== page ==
From his office in the heart of New England, Thomas Moore doesn't have to look far to see his competition. Scattered throughout a 120-mile radius are some of the powerhouses of his industry—the acknowledged leaders with the big names and the cachet. Yet Moore is not intimidated. He believes he's come up with something that will differentiate his organization from the competition and bring customers flocking to his doors. That something? Supply chain management.
Using supply chain management—or to be precise, excellence in supply chain management—to make your company stand out from the crowd is nothing new, of course. For 20 years, analysts, consultants, academics and, yes, even business journalists have extolled the virtues of using logistics as a potential competitive advantage: By making your logistics operations hyper-efficient, cost-effective and customer focused, the thinking goes, you'll enable your company to outperform its rivals in price and delivery every time.
You need look no further than Wal-Mart for the proof. Since the 1960s, when the late Sam Walton started tinkering with what we now call logistics and supply chain operations in hopes of giving his fledgling department stores a leg up on the competition, the mega-retailer has found countless ways to make its distribution faster, better and cheaper, with a devastating effect oncompetitors.
But Moore's mission is not to sell more DVDs than Wal-Mart or more PCs than Dell. He is no retail strategist, CMO or even chief supply chain executive. Moore heads up Northeastern University's business school. The "customers" he's looking to attract aren't holiday shoppers, but graduate students. The competition isn't Sears or Target, but schools like Yale, Boston College and Harvard, which offer what many consider to be the top MBA programs in the country.
Since he took over as dean of Northeastern's College of Business Administration last year, Moore has been on a quest to find ways to make the school stand out. Taking his cues from business, he's conducted market research, going out to area employers that hire business school graduates and asking them about their needs and preferences. What he's discovered is that they want people who can come in and help them make their supply chains more efficient.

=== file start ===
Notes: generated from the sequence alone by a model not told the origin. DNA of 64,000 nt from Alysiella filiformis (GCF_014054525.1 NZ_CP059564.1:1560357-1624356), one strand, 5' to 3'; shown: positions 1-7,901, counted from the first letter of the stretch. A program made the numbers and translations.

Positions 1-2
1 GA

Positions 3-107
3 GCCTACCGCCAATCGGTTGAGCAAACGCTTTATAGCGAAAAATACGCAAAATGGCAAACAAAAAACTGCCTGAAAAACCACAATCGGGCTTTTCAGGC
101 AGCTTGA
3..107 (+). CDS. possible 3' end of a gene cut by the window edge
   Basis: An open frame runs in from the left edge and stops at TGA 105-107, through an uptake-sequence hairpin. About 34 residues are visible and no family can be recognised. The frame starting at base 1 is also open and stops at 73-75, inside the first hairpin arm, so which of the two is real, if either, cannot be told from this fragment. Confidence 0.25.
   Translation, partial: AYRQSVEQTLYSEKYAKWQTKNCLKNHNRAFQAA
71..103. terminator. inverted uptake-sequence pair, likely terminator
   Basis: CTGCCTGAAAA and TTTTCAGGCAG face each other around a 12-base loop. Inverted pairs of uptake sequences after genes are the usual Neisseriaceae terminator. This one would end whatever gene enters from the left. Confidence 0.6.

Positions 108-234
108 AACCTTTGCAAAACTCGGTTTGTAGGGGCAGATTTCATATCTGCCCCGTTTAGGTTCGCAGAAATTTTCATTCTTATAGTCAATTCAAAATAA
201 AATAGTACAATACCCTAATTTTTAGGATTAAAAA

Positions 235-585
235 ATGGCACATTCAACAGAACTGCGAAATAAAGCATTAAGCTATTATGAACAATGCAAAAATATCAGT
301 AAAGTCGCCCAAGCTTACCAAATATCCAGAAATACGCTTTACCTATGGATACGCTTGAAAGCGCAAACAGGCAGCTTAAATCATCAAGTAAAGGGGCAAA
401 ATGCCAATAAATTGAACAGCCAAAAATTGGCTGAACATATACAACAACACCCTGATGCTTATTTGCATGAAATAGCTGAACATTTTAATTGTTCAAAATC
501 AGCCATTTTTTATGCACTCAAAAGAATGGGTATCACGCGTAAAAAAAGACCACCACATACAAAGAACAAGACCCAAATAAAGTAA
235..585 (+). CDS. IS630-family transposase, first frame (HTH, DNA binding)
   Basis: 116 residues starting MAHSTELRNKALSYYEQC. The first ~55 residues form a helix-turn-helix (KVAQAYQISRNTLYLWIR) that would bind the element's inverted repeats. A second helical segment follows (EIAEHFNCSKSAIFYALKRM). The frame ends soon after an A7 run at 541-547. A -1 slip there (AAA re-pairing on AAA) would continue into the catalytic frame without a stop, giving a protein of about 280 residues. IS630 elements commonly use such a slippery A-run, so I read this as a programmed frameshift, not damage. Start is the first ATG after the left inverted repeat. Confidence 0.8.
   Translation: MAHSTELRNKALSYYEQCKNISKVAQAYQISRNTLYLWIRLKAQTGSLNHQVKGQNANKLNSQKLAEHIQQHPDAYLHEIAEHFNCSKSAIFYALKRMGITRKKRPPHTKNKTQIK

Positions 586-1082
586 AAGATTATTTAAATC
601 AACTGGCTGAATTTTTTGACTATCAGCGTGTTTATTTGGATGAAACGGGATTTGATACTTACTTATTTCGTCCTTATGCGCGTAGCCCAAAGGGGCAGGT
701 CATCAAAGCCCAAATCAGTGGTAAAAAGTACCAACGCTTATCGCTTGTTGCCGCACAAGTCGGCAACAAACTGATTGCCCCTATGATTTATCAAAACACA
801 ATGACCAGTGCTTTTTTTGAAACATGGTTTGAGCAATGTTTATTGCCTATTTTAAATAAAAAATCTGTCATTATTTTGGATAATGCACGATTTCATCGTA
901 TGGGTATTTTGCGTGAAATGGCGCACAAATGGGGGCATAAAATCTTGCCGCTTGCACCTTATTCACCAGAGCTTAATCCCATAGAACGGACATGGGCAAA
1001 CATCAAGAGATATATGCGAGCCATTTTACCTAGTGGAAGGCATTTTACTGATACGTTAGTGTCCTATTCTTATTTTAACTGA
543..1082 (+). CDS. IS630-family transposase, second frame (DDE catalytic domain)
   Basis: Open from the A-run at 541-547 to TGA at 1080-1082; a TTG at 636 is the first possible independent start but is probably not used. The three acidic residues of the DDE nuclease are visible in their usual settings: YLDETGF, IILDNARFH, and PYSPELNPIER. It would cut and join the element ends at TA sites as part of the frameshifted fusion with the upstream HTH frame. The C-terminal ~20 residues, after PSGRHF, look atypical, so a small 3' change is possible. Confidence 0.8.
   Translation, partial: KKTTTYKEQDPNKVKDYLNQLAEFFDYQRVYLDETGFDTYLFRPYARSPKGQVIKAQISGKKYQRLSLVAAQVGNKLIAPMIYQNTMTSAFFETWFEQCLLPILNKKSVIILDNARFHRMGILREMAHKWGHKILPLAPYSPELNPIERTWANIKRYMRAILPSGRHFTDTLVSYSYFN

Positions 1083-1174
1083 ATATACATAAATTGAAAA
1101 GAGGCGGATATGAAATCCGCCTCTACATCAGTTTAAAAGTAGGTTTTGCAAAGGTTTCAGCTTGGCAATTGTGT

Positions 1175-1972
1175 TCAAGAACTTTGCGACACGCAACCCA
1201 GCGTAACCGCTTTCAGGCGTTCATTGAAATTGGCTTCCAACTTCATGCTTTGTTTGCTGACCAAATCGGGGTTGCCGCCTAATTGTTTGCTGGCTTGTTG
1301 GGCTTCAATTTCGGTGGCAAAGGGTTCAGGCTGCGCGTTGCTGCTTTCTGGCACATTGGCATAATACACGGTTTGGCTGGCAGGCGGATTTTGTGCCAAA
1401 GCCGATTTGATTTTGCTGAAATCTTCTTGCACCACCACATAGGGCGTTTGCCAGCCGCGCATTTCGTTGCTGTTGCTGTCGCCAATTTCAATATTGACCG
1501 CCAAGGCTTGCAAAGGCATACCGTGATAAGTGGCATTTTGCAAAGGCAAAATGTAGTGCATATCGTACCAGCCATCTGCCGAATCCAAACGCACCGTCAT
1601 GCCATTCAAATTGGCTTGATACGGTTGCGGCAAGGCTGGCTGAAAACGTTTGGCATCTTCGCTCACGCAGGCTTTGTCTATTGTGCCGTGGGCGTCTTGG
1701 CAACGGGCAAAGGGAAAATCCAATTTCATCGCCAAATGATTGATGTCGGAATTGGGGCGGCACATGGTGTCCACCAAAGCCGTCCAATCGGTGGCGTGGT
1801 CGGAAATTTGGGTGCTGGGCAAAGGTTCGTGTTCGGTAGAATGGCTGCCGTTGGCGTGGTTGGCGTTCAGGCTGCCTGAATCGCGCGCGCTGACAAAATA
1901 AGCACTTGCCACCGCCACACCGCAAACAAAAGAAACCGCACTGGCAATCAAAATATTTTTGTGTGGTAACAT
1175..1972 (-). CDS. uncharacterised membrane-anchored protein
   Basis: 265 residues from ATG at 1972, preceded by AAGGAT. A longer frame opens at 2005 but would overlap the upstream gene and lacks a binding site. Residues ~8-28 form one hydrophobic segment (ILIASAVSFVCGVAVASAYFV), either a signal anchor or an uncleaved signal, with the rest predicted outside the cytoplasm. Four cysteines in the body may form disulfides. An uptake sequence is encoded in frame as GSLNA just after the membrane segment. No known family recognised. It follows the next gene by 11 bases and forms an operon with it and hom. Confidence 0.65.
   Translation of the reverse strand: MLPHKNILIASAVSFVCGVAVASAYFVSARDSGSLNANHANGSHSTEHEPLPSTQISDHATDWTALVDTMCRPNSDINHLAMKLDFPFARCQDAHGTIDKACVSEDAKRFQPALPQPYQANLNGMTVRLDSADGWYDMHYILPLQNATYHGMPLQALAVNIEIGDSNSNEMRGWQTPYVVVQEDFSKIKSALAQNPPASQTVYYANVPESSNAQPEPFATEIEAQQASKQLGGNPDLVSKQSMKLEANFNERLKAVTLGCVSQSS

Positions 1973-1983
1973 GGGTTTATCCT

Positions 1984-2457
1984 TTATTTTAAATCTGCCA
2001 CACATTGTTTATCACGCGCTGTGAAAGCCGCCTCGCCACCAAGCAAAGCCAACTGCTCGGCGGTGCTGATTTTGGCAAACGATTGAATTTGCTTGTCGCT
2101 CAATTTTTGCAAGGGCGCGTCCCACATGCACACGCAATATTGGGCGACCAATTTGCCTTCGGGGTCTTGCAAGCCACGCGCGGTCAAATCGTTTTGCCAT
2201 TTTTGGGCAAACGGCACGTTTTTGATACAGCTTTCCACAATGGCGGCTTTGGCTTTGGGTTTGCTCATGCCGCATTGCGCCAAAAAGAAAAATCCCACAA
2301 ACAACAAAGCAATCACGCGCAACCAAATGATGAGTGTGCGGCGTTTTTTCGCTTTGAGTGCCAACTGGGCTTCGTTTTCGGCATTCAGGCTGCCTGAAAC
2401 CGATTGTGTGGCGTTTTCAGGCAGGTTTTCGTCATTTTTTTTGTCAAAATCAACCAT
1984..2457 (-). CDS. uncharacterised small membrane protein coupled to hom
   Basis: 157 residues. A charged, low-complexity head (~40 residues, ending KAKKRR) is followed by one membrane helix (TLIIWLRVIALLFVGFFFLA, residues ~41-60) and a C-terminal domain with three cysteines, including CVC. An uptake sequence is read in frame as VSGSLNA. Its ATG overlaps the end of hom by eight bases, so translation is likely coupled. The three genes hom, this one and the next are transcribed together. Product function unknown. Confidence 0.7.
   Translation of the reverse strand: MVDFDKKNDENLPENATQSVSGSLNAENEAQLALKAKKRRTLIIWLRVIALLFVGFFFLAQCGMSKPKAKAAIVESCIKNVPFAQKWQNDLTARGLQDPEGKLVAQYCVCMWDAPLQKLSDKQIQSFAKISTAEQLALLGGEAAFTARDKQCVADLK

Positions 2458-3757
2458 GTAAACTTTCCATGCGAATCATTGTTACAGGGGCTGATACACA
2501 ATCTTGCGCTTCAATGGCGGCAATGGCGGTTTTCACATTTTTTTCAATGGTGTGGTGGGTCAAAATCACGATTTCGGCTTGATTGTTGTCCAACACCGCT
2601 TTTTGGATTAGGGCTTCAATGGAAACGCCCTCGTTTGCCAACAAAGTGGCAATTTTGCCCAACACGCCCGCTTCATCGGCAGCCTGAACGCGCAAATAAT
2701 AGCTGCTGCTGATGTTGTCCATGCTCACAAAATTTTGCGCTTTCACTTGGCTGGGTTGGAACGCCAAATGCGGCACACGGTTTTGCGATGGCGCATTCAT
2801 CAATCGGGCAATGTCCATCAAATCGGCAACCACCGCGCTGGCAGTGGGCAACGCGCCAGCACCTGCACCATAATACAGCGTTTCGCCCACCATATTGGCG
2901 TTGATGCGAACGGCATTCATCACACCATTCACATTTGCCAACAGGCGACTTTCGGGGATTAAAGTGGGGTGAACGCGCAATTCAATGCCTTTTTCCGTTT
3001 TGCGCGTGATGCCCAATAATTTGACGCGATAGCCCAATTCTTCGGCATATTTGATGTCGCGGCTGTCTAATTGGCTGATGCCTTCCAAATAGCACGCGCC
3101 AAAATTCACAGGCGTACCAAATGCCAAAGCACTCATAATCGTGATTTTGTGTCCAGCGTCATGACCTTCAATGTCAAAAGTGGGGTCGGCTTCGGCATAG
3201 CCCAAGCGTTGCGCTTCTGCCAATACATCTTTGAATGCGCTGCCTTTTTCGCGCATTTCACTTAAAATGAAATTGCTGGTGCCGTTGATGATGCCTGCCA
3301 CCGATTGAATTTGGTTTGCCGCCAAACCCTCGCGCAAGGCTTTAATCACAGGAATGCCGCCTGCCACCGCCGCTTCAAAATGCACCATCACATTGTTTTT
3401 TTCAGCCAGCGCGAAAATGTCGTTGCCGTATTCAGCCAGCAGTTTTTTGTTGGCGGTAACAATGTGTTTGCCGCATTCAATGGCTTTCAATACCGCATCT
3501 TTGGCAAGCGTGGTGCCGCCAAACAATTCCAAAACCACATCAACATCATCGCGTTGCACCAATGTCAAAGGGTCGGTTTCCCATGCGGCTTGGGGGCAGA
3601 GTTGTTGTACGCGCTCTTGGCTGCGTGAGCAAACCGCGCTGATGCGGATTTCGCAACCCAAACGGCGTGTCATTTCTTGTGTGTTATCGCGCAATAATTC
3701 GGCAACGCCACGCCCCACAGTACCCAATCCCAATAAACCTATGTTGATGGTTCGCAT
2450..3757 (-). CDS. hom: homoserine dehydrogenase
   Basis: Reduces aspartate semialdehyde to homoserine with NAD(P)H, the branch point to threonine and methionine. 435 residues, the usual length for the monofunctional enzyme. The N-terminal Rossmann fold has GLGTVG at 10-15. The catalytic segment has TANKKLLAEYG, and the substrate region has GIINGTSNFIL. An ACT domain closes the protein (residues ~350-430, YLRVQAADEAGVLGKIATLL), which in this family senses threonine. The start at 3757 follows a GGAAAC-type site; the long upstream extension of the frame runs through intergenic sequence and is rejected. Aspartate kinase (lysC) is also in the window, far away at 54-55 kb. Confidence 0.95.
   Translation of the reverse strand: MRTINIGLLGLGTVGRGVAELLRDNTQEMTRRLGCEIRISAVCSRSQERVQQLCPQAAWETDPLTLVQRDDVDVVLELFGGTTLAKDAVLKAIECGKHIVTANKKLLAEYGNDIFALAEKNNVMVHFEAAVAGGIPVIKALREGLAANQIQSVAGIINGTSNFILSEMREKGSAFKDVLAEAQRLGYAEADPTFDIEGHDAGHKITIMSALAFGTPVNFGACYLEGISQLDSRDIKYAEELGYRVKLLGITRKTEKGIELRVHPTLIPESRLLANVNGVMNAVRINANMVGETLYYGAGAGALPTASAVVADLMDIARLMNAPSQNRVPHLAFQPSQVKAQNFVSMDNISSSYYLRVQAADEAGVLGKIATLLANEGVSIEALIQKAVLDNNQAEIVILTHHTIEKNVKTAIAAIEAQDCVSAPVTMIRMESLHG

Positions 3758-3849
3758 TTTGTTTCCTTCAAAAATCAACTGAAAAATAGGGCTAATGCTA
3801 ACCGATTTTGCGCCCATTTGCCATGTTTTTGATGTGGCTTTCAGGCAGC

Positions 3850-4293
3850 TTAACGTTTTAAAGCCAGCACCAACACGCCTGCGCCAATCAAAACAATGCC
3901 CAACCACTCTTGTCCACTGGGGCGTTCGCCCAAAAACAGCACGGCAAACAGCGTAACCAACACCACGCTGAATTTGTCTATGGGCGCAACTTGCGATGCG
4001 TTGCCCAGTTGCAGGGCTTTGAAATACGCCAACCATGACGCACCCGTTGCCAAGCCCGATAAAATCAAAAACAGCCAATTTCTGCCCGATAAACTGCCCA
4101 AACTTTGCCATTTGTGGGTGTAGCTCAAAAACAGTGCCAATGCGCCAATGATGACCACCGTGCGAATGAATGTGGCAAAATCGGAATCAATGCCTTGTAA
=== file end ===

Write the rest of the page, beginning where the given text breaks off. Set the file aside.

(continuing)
What he's also concluded is that supply chain education remains a largely underserved market. That's not to say it's an un-served market—there are certainly business schools out there that offer well-regarded supply chain management programs. But as demand for supply chain expertise explodes (supply chain executives have become the hottest white-collar "commodity" in today's job market), there just aren't enough of them. And so, beginning this year, Northeastern's business school will roll out a publicity campaign that puts supply chain management on a par with marketing and finance as a core career track. It will introduce a new supply chain-focused MBA program, to be headed by Robert Lieb, a Northeastern professor who has taught logistics and supply chain courses at the school for years. It will hire faculty, expand programs and even arrange "corporate residencies" with area employers for its students.
All this is to say that it appears that logistics and supply chain excellence has become more than that "something" that distinguishes the best-performing corporations from the rest of the pack. It's about to become a competitive differentiator for an entity that doesn't even run a supply chain of its own. Though it may not own a fleet of trucks or operate a network of DCs, Northeastern appears to have understood one lesson very well: how to capitalize on what may be the hottest trend in American business.